IBM Balancing Intel and AMD to Create Better Servers

Rob Enderle

We've had major announcements from AMD and Intel in the server and workstation space, but across most of the vendors there doesn't seem to be a lot of differentiation between products that utilize the two technologies. However, there is actually a great deal of difference between how Intel and AMD approach an OEM partnership, which should result in more highly differentiated products than we are generally seeing. IBM stands out with its offerings in that it seems to be exploring these differences and optimizing unique products. The result should be offerings that are better optimized against the unique differences that exist between the two vendors. Let's talk about what makes Intel and AMD different and then move into how IBM is leveraging that difference with System x and BladeCenter.

 

Intel: Power, Volume, Stability

 

Intel is the big kid on the processor block; it has the largest market share, the most R&D money, and arguably the most technically advanced offering. It builds products that are highly standardized and developed around Intel policies and guidelines. It also has the largest manufacturing capacity, which gives it volume advantages. This means products that leverage Intel's strengths will be very similar across vendors, because Intel keeps relatively tight control over its offerings, and will typically be differentiated by software, services, and the containers (cases) the technology resides in.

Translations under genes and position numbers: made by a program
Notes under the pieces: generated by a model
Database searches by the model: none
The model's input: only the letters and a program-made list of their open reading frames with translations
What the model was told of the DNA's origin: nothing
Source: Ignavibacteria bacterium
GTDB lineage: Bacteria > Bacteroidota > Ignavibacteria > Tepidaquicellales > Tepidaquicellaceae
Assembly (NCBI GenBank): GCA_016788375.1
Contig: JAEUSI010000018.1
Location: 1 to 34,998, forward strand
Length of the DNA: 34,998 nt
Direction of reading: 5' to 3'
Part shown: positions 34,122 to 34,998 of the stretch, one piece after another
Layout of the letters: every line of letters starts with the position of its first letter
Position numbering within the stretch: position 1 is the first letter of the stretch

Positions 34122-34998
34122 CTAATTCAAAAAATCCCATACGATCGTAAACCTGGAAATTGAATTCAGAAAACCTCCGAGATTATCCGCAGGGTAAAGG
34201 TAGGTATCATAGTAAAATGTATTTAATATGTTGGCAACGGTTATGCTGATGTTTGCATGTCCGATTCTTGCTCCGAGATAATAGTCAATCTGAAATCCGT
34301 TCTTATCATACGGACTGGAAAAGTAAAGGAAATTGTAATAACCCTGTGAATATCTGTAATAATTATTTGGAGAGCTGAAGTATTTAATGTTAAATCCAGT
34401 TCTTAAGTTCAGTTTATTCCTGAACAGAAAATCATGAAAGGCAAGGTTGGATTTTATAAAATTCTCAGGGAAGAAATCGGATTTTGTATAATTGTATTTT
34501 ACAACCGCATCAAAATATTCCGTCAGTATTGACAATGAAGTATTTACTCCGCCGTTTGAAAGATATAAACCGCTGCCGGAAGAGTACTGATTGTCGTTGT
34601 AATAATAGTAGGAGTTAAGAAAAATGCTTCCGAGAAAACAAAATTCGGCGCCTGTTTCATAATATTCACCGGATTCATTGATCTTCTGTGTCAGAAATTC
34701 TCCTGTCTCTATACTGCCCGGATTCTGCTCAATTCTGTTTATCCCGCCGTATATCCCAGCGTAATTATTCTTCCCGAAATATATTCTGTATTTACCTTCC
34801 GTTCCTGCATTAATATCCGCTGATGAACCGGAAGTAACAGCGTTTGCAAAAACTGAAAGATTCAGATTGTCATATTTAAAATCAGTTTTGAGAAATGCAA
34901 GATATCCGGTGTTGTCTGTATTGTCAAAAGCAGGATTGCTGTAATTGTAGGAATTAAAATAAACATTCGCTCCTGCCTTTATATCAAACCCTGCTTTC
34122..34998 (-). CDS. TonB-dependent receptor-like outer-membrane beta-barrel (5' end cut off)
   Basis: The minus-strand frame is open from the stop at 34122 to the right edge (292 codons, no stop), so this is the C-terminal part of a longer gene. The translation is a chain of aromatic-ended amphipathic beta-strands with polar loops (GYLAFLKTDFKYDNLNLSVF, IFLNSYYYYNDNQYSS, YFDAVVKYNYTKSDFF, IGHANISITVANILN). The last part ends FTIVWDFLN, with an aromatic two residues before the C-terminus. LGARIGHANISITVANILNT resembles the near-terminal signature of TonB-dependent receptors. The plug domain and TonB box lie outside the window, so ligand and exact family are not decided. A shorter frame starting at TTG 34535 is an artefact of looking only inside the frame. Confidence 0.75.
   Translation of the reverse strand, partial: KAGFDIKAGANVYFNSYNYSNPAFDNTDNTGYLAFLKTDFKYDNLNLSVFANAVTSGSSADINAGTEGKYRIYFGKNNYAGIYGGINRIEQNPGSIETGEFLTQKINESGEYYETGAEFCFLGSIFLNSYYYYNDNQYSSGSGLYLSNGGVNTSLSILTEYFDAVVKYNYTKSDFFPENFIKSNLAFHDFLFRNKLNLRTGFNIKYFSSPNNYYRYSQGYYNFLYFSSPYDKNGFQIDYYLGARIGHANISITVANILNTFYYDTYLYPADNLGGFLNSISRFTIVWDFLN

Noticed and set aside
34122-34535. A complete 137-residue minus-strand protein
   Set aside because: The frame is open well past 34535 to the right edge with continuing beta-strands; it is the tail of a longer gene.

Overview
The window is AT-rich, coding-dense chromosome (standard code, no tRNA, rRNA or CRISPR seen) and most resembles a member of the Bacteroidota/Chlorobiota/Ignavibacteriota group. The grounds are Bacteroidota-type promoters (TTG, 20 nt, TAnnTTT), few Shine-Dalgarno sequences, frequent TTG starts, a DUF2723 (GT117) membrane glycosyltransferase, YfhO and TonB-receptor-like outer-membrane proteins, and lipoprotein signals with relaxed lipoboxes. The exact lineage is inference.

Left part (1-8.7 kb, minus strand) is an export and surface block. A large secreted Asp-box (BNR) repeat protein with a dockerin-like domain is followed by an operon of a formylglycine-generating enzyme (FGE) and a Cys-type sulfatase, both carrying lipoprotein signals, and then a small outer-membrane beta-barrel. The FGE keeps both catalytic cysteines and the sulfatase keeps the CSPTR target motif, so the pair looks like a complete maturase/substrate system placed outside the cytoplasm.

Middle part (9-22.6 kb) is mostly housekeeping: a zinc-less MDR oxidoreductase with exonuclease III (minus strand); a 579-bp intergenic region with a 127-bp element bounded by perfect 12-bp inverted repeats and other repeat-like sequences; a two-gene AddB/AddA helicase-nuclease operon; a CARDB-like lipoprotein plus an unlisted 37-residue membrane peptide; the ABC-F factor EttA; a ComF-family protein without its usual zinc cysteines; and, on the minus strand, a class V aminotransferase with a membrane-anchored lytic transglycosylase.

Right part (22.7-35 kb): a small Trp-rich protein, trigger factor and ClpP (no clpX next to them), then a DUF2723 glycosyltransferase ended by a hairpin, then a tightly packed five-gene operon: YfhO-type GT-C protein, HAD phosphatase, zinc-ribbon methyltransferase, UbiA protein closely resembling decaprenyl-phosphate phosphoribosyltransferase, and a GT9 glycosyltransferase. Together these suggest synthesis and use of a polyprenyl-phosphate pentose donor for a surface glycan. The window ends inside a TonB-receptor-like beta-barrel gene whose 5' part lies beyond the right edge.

AMD: Collaboration

 


AMD's strength really resides in its willingness to let the OEMs drive the development cycle; it is willing to work more collaboratively on solutions. I've even had one OEM tell me that they can actually influence the instructions that go into the processor. This is the way most markets actually work, where the company building the solution dictates what the supplier will provide and both work together on the result. You get less consistency between vendors, but products that better target unique and specific needs. In short, AMD-based offerings, done properly, are best when used to target the fringes, or unique needs that a more generic offering can't effectively meet. You can still wrap them with similar software, containers, and services, but you trade off absolute performance on any vector against a more customized solution.



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